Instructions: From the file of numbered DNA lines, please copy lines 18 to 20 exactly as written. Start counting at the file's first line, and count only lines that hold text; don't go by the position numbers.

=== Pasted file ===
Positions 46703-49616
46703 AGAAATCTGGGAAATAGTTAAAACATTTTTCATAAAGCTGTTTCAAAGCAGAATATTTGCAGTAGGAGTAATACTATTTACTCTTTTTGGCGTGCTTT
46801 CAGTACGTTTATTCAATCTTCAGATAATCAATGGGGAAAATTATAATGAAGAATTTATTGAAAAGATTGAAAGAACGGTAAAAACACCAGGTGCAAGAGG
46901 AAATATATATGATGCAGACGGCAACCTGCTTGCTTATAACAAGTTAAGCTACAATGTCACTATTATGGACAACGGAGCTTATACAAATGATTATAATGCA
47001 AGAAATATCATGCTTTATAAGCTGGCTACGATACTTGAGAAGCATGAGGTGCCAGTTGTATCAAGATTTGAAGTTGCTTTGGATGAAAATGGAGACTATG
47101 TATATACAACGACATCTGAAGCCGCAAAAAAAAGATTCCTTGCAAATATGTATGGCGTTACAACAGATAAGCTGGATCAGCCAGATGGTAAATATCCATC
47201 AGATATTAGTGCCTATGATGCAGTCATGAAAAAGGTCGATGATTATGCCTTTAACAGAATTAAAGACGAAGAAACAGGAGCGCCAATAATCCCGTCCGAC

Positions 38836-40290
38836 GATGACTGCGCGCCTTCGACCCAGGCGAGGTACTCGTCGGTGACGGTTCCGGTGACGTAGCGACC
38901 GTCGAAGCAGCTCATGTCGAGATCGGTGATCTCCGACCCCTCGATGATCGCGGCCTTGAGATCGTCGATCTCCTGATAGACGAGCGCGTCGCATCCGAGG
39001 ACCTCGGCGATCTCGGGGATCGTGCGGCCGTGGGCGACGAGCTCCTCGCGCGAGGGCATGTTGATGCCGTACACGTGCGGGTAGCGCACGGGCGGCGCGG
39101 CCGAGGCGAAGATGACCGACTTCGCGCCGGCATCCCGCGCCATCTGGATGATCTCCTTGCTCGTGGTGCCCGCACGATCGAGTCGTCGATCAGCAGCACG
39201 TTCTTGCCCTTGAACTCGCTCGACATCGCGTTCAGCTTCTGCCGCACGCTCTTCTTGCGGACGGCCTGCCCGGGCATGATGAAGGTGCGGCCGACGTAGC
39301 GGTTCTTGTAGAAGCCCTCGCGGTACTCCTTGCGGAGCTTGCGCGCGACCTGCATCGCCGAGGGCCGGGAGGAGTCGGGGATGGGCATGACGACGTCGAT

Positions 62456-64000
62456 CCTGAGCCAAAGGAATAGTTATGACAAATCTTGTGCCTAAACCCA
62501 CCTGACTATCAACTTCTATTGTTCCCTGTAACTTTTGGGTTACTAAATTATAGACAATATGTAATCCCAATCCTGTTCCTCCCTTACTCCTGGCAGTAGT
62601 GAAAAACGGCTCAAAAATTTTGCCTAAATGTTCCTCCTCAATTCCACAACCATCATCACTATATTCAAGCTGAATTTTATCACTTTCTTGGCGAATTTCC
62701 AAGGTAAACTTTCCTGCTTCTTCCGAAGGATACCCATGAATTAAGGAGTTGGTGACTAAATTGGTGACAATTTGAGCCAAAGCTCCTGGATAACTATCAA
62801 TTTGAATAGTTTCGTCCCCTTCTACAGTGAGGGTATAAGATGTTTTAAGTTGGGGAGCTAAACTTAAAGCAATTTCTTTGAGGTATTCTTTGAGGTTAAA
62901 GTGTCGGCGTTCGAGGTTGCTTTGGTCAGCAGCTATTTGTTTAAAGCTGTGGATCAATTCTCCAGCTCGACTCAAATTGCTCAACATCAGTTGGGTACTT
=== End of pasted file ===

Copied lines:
62601 GAAAAACGGCTCAAAAATTTTGCCTAAATGTTCCTCCTCAATTCCACAACCATCATCACTATATTCAAGCTGAATTTTATCACTTTCTTGGCGAATTTCC
62701 AAGGTAAACTTTCCTGCTTCTTCCGAAGGATACCCATGAATTAAGGAGTTGGTGACTAAATTGGTGACAATTTGAGCCAAAGCTCCTGGATAACTATCAA
62801 TTTGAATAGTTTCGTCCCCTTCTACAGTGAGGGTATAAGATGTTTTAAGTTGGGGAGCTAAACTTAAAGCAATTTCTTTGAGGTATTCTTTGAGGTTAAA